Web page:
How to Choose the Best Negotiations Seminar
If you’re new to running your own business, you may be surprised to learn how important your negotiating skills are when brokering deals with anyone—from customers to vendors. Some business owners look to negotiation seminars to sharpen their skills and help grow their business. Finding the best negotiation seminar can be tricky, so here are three things to keep in mind when trying to find the best seminar for your needs.
Evaluate Your Schedule and Budget
Finding a negotiation seminar that fits with your budget and availability is the simplest way to figure out whether or not a negotiations seminar is right for you and your business. Take the time to research the price points of the available seminars and assess how this fits into your budget.
If you’re a small business owner, you’ll most likely be paying for a negotiation seminar out of your own pocket, so you won’t have the luxury of going for the big-ticket seminars that some companies opt for. Fortunately, there are plenty of affordable seminars that can help you hone your negotiating skills.
It’s also smart to take an honest look at how much time you can realistically devote to a negotiation seminar. Some seminars offer three days of in-person training, while others offer online negotiation courses.
As a small business owner, you have to decide how much time you can afford away from your business to attend these negotiation courses. If you can’t take a lot of time off, then it’s best to stick to a shorter course or a class you can attend online.
Know the Different Types of Negotiations
Most negotiations are different. An important part of negotiating is understanding the type of negotiation you find yourself in.
Identifying what kind of negotiation you’re in is key to knowing what kind of strategy to apply to get the best result for yourself without alienating the person or business you’re doing business with. Knowing which negotiation style you need helps you decide which seminar is right for you.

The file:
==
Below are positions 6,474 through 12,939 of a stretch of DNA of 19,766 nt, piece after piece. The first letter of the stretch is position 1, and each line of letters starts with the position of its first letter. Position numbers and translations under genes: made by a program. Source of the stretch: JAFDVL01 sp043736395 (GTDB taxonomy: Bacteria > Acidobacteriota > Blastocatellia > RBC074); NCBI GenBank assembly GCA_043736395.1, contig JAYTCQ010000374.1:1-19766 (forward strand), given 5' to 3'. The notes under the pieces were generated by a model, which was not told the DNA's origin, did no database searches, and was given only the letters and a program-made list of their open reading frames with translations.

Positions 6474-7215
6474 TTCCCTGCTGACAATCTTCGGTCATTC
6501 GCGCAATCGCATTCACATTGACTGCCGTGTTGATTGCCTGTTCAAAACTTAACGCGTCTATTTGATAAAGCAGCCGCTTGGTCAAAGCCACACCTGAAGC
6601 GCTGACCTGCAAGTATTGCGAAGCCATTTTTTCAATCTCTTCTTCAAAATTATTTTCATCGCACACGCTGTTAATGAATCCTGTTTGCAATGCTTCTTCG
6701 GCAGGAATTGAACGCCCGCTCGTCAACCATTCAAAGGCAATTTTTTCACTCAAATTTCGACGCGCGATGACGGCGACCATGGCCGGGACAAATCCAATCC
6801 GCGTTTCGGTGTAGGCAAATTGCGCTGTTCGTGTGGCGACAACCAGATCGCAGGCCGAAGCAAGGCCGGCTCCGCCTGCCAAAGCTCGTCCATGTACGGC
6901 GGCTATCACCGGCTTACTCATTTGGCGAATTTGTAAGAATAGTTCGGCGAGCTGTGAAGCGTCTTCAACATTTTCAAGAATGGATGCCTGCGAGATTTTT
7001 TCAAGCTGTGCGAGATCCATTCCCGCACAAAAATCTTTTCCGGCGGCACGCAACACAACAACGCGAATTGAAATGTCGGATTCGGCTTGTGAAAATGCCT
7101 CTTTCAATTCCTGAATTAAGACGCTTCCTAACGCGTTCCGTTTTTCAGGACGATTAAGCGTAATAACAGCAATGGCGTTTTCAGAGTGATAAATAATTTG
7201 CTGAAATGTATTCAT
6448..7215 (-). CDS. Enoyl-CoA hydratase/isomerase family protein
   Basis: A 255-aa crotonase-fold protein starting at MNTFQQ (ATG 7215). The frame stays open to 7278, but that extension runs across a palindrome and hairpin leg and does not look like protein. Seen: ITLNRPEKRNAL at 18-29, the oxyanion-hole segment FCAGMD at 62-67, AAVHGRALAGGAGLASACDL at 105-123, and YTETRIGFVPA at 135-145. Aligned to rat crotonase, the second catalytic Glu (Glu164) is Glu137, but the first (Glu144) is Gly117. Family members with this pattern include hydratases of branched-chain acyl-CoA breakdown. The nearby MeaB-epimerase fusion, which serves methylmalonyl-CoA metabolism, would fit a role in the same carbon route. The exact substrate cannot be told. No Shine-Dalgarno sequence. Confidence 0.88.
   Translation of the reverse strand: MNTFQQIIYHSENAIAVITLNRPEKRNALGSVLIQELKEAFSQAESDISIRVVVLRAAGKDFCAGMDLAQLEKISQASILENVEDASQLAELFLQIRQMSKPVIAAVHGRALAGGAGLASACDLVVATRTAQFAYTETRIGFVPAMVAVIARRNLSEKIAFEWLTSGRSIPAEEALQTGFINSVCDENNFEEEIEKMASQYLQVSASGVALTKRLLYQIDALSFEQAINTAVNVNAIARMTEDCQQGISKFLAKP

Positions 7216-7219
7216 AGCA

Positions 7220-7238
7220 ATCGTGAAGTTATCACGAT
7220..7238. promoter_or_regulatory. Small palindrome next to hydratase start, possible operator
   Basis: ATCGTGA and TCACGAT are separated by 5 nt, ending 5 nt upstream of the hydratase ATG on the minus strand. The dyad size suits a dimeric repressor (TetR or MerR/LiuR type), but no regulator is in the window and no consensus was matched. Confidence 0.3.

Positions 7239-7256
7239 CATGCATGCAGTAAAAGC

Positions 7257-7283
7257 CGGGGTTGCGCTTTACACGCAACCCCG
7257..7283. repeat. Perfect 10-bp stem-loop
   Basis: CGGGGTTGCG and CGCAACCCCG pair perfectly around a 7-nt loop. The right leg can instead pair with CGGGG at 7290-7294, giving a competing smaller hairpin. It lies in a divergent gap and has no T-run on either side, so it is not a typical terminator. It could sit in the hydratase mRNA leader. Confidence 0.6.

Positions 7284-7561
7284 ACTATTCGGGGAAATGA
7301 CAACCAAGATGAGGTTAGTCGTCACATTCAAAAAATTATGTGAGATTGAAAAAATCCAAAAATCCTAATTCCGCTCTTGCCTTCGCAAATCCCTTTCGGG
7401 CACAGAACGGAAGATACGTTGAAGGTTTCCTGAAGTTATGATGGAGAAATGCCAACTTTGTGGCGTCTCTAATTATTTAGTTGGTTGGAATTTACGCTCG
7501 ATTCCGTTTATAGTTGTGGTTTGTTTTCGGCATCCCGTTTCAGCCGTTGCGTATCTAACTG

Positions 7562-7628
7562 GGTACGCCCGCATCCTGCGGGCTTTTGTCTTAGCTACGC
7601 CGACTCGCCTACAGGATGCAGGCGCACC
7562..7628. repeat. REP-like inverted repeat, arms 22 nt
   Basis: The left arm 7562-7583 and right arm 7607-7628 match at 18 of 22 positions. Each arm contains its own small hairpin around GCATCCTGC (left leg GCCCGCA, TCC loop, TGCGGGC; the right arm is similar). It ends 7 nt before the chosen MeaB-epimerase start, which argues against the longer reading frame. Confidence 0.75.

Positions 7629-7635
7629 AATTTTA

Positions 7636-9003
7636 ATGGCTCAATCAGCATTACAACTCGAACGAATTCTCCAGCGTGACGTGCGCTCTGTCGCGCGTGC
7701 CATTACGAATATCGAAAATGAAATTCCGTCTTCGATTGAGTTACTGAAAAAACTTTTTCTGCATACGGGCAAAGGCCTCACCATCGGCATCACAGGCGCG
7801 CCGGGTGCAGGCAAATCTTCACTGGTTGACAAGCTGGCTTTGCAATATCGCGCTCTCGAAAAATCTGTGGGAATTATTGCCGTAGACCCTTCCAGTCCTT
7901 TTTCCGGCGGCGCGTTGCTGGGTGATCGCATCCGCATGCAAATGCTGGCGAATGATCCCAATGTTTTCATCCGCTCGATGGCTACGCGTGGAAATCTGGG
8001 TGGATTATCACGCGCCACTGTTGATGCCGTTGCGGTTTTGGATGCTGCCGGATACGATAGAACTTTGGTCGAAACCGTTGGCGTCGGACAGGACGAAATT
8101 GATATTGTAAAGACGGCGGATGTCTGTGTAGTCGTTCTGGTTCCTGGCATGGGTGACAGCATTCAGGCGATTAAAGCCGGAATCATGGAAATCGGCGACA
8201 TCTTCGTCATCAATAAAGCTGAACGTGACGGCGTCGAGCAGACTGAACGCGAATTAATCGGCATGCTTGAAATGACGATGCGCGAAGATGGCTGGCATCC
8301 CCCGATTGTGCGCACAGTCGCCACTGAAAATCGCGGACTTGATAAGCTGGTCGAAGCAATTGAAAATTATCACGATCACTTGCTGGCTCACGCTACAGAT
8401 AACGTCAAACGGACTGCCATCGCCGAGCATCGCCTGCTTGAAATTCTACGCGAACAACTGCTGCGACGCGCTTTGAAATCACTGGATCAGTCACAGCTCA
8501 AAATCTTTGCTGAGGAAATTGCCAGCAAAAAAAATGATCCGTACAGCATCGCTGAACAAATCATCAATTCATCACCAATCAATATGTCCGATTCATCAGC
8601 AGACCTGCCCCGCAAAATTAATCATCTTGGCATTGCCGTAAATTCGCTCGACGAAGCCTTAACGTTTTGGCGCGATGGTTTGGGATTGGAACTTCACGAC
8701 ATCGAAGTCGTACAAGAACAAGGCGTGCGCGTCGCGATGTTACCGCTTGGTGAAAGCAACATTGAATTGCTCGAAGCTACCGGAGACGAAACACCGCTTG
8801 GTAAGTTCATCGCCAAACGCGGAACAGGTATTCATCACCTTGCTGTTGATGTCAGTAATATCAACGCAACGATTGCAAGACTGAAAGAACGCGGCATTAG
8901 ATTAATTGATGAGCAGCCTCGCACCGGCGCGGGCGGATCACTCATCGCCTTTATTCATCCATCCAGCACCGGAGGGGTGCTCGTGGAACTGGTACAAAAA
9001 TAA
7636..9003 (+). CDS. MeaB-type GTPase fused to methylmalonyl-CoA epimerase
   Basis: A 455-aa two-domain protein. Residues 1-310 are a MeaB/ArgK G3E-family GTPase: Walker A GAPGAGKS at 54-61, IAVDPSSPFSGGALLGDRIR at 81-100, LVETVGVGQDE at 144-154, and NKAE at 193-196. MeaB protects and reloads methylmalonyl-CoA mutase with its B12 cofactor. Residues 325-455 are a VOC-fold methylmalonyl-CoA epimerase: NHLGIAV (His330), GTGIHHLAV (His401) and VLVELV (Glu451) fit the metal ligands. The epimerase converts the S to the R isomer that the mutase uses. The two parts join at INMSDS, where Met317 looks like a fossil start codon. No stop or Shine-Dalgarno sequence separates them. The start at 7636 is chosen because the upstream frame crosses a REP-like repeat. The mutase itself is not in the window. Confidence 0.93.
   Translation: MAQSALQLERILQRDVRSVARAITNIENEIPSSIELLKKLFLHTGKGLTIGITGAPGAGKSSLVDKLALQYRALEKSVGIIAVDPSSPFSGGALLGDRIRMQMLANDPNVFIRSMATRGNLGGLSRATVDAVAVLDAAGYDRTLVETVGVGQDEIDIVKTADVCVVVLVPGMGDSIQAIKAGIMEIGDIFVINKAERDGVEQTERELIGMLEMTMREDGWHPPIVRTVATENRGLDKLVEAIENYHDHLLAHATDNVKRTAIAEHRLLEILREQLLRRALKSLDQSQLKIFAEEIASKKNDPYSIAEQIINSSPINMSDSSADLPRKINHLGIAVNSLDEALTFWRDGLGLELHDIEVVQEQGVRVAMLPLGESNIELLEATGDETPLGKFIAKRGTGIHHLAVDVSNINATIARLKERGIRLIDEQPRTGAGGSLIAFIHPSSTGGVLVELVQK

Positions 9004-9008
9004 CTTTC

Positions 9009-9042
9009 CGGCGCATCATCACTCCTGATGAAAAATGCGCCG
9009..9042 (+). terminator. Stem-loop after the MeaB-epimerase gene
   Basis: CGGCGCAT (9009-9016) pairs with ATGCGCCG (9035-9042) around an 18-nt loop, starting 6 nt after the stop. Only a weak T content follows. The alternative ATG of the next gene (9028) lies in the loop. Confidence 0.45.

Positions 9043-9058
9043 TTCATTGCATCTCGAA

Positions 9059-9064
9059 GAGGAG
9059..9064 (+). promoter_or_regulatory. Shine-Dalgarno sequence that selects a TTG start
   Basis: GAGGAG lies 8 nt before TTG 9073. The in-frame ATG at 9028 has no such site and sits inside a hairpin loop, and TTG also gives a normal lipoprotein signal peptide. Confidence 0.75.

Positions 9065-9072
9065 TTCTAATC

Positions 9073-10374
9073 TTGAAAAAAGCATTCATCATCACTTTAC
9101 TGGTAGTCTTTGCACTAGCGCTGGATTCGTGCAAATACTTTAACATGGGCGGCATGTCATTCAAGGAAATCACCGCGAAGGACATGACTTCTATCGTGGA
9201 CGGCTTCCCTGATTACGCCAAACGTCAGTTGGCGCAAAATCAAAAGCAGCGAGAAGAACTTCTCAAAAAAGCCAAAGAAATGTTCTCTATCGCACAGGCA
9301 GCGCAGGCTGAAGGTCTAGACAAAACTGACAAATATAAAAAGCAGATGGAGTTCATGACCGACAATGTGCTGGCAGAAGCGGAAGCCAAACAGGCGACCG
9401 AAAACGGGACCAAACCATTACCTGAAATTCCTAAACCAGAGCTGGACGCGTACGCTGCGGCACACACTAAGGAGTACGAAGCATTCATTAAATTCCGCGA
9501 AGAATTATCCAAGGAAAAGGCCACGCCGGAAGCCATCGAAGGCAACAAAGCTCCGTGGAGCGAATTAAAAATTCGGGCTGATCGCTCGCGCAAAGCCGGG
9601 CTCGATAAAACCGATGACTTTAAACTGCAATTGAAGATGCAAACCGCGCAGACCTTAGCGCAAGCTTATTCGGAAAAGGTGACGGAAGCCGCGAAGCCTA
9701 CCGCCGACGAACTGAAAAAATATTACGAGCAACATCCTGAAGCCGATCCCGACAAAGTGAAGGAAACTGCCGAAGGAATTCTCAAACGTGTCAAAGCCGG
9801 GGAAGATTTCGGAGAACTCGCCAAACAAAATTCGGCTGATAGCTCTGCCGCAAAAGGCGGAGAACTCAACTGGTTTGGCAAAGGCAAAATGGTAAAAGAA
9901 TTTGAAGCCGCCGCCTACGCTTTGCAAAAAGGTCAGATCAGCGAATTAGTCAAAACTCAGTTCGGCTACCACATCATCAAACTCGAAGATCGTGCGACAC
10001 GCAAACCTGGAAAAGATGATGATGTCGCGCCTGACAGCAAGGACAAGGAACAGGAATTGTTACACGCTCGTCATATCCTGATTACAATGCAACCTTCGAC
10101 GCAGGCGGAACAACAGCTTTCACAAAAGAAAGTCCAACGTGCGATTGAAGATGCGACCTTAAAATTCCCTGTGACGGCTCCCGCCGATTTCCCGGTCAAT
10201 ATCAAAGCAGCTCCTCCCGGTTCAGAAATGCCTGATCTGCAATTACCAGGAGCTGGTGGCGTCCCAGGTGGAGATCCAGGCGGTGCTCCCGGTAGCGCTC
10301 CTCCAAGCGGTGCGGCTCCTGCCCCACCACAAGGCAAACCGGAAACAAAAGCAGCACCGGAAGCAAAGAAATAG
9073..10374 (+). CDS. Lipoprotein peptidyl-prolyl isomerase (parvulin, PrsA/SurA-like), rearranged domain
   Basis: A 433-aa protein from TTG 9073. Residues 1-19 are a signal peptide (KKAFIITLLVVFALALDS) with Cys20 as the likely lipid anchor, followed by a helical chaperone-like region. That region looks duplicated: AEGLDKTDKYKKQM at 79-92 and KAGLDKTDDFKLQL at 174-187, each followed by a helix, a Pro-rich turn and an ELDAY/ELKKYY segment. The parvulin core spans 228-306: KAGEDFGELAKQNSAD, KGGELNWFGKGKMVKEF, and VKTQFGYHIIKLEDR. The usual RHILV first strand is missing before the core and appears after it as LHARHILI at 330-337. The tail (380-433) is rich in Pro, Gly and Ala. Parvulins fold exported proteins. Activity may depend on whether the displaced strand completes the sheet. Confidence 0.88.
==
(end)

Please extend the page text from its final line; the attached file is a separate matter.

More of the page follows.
Win-lose is exactly what it sounds like, where one side wins while the other side loses. A game like Monopoly, for example, is a win-lose scenario. The strategy in a win-lose situation is to determine the bare minimum your negotiating partner would accept and then try to get as close to that outcome as possible.
Win-win situations are usually seen in collaborative relationships, such as business partnerships; and in long term mutually dependent contracts, such as salary negotiations. A win-win negotiation is where no further value can be added for any of the negotiators.
These sorts of situations are usually seen in lawsuits, as one party will usually end up receiving less than what is lost, while the other party will be forced to pay a loss.
Highly competitive in nature, adversarial negotiations are often seen in win-lose situations but can also be seen in win-win situations. In these sorts of heated negotiations, some even turn to battle strategies to maximize the losses of their opponents.
Collaborative negotiations are essentially the opposite of adversarial negotiations. Collaborative negotiations tend to be more optimistic and creative. Such negotiations require win-win negotiation techniques and usually are expected to yield big wins for both sides.
The more people involved in a negotiation, the more difficult it can be to broker a deal. Multi-party negotiations involve more than two parties and require diplomatic skills in order to complete the negotiations. Due to their complexity, such negotiations can take a long time to settle.
Bad Faith Negotiations
Bad faith negotiation isn’t so much a strategy to hone more than it is a strategy you should work on being able to identify and avoid, in which one side agrees to something they have no intention of honoring. A small business owner should work on avoiding bad faith deals.
Understanding the different types of negotiations above should help you get a better understanding of what each negotiation seminar is offering and help you choose the right one.
Find a Seminar that Caters to Your Size
Different-sized businesses need seminars with different approaches. If you’re running a small business and are looking for tips on how to handle small-business-related negotiations, it is unlikely that signing up for a seminar that caters to handling negotiations at major corporations will be helpful.
Finding the right negotiation seminar can give you a leg-up when you’re trying to grow your business. Remember, though, it’s important to research each seminar carefully to find the right fit.